Setting Up A Profiles Folder

So, this is the first really technical thing that you have to do, and you won’t even see any impact straight away. It will make a huge difference later on, though, so it is worth doing.

Remember how I said that Minecraft had different releases? I mentioned 1.19, but you’ll also see references to other versions (1.12.2, 1.6, 1.16 etc). Well, each of these releases use different mods and maps. So, a modification that works on release 1.12.2 will probably not work on 1.16. For that reason, we use profiles to keep things in separate folders to cut down on compatibility clashes. Don’t worry if that doesn’t make much sense just now. It will later on.

1. Open Explorer. If you don’t know how to do this, no worries. It’s easy. Just press the Windows Key and ‘e’ together at the same time.
2. At the top address bar, type this : %appdata%
3. Near the top there should be a folder called .minecraft. Click into it.
4. Create a new folder and call it ‘profiles’.

If you feel comfortable enough with windows to right click on this .minecraft folder and Pin To Quick Access or create a shortcut on the desktop, this would be a fine time to do it. You’ll want to access this shortcut a lot in the future. No worries if you’re not comfortable with this.


Make the Profile and Play

Almost there! Open up the launcher. It should look like this. Don’t press play yet! Note – where it says latest release 1.17.1. That’s the launcher that’s loaded as default.
Now, click on the tab that says ‘Installations’.

Now you’re in the installations screen which should look like this:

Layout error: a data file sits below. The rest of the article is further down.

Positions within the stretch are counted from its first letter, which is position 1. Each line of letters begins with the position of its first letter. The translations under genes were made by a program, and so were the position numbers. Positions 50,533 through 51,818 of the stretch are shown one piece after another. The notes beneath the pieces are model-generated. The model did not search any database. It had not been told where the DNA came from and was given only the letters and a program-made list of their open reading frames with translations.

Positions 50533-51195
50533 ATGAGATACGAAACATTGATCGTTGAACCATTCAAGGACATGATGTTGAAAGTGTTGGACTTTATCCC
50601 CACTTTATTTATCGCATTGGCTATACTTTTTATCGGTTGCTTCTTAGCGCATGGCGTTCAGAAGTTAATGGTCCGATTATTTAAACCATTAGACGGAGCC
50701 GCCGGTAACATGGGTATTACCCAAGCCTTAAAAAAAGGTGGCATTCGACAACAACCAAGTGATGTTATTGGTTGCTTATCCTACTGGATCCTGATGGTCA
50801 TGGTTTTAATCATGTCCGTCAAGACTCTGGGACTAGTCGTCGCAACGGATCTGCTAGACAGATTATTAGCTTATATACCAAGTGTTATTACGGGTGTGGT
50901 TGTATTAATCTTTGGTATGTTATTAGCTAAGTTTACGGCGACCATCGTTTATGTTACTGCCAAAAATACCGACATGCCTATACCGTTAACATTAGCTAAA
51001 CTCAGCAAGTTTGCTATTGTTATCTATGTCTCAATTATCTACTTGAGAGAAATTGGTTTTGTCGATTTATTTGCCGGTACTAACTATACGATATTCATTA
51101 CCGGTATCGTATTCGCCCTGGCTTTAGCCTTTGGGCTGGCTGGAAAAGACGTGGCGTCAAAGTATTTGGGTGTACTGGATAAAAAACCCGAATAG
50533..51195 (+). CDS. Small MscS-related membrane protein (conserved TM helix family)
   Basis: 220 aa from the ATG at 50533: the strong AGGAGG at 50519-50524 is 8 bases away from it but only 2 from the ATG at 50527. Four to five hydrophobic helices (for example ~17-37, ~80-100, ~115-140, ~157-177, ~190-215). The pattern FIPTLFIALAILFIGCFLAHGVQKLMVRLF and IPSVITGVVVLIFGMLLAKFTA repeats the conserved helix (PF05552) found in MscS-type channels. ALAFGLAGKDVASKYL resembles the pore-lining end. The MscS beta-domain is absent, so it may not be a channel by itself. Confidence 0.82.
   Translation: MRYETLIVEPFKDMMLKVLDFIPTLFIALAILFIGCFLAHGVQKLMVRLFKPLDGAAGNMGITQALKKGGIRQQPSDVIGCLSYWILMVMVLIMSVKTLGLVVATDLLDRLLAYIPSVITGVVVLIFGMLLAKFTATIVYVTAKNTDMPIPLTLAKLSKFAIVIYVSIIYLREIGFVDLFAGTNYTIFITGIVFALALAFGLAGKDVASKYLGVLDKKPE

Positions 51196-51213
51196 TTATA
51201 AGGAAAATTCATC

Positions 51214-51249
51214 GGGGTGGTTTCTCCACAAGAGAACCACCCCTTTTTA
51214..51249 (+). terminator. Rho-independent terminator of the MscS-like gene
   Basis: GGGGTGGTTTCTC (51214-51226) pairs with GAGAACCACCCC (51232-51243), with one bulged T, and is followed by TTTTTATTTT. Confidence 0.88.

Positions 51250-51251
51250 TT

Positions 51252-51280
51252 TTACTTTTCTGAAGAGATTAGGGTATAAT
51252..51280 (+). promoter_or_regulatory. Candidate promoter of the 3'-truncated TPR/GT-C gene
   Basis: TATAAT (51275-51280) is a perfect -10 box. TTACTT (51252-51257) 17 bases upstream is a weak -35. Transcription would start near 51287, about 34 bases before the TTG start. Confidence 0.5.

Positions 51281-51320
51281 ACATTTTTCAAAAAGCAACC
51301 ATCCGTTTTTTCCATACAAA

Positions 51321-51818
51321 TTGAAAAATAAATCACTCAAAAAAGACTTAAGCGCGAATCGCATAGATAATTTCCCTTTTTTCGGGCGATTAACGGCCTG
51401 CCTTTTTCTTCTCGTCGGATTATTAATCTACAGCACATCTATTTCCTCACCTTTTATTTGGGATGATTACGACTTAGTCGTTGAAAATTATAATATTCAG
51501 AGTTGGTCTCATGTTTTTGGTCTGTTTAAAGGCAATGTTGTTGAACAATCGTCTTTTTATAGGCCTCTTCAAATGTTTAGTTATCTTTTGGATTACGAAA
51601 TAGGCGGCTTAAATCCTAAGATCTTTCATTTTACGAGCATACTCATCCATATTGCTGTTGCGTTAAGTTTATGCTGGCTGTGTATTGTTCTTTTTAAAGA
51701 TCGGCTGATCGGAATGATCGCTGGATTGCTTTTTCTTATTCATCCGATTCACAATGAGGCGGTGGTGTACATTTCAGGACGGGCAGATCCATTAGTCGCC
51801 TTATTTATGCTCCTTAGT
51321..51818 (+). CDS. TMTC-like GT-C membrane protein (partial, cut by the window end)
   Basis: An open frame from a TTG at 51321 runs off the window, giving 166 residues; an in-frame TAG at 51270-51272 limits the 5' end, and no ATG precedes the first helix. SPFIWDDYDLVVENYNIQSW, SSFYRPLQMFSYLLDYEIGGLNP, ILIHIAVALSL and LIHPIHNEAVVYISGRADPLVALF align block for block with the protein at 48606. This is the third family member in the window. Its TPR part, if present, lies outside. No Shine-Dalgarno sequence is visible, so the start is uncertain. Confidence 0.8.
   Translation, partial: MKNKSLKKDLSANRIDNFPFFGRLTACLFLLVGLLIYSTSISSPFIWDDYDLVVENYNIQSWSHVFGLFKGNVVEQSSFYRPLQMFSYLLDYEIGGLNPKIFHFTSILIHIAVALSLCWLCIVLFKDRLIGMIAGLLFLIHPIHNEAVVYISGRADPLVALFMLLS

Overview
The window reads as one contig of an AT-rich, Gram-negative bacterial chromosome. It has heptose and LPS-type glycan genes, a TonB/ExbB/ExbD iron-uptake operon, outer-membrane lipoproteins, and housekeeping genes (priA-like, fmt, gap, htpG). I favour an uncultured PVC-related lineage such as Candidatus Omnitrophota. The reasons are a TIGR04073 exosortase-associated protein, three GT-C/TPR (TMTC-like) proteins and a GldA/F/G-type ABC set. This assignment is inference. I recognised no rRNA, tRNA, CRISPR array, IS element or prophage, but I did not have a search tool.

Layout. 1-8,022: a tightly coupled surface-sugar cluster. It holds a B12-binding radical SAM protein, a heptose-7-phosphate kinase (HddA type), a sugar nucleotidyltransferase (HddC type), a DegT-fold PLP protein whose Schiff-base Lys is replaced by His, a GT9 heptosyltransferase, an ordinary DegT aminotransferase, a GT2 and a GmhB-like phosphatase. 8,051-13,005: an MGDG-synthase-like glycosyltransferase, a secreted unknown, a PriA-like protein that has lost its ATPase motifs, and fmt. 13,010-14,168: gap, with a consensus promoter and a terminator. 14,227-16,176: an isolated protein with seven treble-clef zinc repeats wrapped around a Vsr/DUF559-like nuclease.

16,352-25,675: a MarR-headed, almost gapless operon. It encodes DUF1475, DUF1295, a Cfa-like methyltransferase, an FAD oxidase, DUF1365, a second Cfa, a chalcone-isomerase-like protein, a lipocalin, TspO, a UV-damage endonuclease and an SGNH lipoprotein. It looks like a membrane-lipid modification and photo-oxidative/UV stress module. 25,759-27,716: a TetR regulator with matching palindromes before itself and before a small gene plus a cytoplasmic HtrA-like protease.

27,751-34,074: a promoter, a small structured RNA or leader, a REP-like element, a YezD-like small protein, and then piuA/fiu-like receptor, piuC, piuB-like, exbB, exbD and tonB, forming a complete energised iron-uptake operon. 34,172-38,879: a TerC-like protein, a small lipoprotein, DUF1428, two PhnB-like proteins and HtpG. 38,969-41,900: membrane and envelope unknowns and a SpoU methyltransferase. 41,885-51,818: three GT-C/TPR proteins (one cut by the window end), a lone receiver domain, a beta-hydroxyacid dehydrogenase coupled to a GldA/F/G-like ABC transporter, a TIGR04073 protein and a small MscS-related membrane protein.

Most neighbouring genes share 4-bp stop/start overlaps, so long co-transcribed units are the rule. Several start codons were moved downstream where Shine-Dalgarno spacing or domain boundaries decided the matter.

Click on New Installation. It will look like below.
Give it a Name. In the version drop down, pick 1.17.1 (may come up automatically), then under game directory, click browse.


Navigate your way to the ‘profiles’ folder and click on it. Then click ‘make new folder’ and call it something that will remind you what that version is. ie “1.17.2 Test”. Then click ok and click create.

Your new installation is there! Time to click play!


Now, we’re getting into it. The launcher will close and reopen in a new window which should look like this:


For now, click on Singleplayer. In the next page, copy over all the settings in the picture below and click ‘create new world’.


I will explain all of these settings in another part. This is just to get you into a world of your own creation without getting killed too easily!

Give it a minute, and then you’ll be in your very own, first Minecraft world. You did it! Move around using the w (forwards), a (left), s (backwards) and d (right) keys, with space for jumping. Move the mouse to look around. Use the left button to break a block or attack, and the right button to place a block. Easy!

Go and explore. Get used to the navigation. Break some trees and place some blocks. Familiarise yourself with the movement and the world. Make the screen bigger if you want. Mess around and have fun – you’re now in the Minecraft world!